There may be a masked killer lurking in your bedroom or in the deep recesses of the closet under the stairs. He is an ashen ghost who moves slowly and deliberately yet will strike with frightening speed at the appointed time. He is the dust bunny you will never see until it is too late. Don’t look under the bed or shine a light into the closet unless you are prepared. Bwa ha ha ha! BWA HA HA HA! BWA H (cough, cough, hack…). Darn I hate these dusty places.
The Masked Hunter is a real creature. It lurks in the very places mentioned in my cheesy Halloween introduction but is not a threat to humankind. Rather, he is a beneficial beast that has taken up life in our abodes and feeds on un-wanted insects – some of which can be a threat to our existence. A member of the Assassin Bug clan, they are equipped with hollow stiletto mouths with which they drain the life juices out of their prey. Although ants, beetles and other unwelcome guests form the bulk of their fare, bedbugs are targeted when present (note the words “when present” – the presence of masked hunters doesn’t mean bedbugs are about).
A full grown Masked Hunter does not wear a mask. As an adult it is a stealthy predator that needs no disguise. As a nymph, however, it becomes a living dust bunny and covers itself with a mask of dirt and fibers. Long sticky hairs cover the body and accumulate the necessary material. The overall look is so well done that it is difficult to pick out individual features other than the six legs. The eyes are mostly covered and the antennae bent so as to look almost twig-like.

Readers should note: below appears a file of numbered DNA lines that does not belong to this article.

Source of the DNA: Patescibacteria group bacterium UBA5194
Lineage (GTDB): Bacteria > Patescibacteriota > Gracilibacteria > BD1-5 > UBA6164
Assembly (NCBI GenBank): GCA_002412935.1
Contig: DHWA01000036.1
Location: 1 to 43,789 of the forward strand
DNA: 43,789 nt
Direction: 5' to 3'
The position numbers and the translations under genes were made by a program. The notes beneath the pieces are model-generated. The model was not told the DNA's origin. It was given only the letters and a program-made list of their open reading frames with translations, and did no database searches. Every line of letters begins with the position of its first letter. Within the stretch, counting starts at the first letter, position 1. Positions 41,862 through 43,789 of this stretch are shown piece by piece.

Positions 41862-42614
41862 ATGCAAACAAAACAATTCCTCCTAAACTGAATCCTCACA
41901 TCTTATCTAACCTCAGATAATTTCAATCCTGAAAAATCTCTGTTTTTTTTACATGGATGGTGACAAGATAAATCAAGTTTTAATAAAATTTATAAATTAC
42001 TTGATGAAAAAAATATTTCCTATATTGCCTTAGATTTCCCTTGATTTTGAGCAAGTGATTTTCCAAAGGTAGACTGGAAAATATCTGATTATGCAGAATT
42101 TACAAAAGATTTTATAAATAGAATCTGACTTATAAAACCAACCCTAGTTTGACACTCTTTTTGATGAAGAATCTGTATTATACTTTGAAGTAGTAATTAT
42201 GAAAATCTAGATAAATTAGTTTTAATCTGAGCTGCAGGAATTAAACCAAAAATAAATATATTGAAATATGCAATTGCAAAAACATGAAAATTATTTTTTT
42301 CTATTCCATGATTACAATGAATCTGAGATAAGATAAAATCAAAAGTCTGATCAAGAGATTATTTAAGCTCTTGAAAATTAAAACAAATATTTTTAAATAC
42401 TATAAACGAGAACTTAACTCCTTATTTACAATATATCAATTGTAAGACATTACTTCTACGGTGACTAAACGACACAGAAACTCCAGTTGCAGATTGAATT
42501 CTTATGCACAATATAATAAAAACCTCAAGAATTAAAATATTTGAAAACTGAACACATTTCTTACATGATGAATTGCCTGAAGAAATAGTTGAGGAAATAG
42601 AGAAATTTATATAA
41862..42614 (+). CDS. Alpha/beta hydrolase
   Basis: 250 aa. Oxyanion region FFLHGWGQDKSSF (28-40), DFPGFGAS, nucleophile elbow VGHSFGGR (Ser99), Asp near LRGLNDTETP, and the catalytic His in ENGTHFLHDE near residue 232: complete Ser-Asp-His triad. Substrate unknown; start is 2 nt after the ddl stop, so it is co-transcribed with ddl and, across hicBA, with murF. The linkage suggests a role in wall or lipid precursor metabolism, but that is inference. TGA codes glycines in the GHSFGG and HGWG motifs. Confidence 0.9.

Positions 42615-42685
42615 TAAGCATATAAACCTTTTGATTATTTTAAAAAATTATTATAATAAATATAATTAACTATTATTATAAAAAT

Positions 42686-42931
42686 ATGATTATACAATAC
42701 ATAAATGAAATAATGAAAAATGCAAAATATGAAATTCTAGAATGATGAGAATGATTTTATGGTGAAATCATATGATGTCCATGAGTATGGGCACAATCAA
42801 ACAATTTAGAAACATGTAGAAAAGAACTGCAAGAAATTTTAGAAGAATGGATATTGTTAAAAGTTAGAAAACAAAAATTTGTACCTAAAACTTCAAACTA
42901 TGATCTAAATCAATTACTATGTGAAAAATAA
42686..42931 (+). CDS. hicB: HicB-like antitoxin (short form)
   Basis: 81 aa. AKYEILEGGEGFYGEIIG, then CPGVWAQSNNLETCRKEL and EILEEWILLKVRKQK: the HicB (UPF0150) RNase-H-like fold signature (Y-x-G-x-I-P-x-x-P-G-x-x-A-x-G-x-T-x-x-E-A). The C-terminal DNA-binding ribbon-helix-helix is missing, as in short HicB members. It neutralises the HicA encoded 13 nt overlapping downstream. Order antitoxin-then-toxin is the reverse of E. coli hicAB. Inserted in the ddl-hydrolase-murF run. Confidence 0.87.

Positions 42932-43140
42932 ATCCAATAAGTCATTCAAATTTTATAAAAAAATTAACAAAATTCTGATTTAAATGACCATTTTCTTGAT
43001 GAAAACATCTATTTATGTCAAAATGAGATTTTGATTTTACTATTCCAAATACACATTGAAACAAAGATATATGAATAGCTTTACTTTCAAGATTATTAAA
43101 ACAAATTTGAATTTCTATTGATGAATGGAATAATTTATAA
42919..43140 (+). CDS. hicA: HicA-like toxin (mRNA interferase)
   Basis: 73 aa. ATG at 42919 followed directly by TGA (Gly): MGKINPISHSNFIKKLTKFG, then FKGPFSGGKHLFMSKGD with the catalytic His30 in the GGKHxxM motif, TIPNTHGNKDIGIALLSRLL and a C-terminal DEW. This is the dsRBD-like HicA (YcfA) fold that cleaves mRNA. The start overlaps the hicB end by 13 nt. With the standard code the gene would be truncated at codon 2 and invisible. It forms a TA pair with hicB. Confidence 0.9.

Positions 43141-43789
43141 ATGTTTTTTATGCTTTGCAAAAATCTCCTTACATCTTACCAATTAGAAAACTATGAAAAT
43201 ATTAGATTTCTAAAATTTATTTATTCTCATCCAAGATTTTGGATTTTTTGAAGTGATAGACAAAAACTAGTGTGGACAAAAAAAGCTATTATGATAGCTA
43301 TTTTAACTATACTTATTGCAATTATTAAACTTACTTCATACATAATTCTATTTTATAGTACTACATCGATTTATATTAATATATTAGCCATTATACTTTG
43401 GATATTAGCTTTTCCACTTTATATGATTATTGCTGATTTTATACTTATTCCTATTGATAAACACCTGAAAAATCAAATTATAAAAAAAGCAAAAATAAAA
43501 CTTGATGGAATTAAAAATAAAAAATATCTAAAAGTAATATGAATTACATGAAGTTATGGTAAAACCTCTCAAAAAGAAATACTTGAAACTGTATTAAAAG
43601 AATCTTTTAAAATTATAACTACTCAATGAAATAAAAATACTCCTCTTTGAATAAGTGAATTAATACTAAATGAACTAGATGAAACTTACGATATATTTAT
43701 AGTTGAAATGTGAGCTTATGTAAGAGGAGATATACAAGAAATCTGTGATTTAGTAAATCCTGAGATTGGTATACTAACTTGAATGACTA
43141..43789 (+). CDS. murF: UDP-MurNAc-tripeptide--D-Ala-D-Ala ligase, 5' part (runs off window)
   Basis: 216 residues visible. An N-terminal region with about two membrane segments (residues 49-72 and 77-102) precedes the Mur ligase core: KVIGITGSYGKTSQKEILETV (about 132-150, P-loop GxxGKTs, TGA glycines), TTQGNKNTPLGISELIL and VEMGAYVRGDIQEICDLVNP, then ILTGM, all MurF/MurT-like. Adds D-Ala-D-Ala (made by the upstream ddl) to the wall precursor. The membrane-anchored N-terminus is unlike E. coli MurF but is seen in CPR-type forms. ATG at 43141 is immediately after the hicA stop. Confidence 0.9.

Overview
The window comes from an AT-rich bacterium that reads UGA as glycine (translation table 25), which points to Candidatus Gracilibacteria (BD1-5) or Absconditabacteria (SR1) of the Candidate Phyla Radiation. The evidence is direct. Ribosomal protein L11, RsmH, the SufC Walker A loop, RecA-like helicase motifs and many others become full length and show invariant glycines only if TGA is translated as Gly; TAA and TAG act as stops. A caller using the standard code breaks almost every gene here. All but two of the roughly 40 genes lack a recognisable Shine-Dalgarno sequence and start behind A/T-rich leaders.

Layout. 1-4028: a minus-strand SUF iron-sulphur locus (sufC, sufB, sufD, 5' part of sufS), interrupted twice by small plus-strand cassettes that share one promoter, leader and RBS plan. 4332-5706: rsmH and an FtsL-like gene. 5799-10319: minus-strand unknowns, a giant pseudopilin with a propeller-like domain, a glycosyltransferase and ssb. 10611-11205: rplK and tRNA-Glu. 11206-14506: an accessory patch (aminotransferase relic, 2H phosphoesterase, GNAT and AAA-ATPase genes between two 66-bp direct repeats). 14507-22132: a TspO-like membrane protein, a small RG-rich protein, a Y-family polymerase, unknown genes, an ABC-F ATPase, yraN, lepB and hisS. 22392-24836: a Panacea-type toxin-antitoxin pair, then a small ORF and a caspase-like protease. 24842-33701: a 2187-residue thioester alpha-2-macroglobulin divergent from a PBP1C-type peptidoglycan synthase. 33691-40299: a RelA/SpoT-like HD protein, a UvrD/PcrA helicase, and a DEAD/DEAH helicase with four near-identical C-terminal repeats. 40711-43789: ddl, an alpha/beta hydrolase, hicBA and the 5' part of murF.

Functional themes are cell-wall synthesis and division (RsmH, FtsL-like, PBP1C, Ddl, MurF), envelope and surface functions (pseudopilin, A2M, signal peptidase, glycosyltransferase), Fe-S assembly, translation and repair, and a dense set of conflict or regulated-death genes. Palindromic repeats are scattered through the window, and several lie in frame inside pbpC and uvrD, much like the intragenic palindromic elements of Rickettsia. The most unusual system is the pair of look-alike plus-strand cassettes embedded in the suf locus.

To enhance his appearance, the masked Hunter employs some method acting. Dust bunnies do not move so this dust clone moves very little. When prompted with a touch or a slight breeze it will advance with stilted stop-motion steps but only goes a short distance before freezing once again. The act is of Oscar quality. As a Halloween costume it is much better than any of the “Breaking Bad” or “Olaf” costumes that will appear at your door, although a child acting like a masked hunter would take forever to get around the neighborhood and dearly try the patience of the attending parent.
The Hunter pictured here, although photographed within the setting of my house, did not come from it. It was found within the coat room of a very new and non-dusty church! Against the dark short carpet the thing stood out like a sore thumb. I will release it again so that it can continue to do good, but haven’t decided whether to bring it back to the church or let it go here. The more I think of it, I’lI put it into the bag of the child that comes to my door dressed as a bedbug….bwa ha ha ha HA HA HA H (cough, wheeze, hack).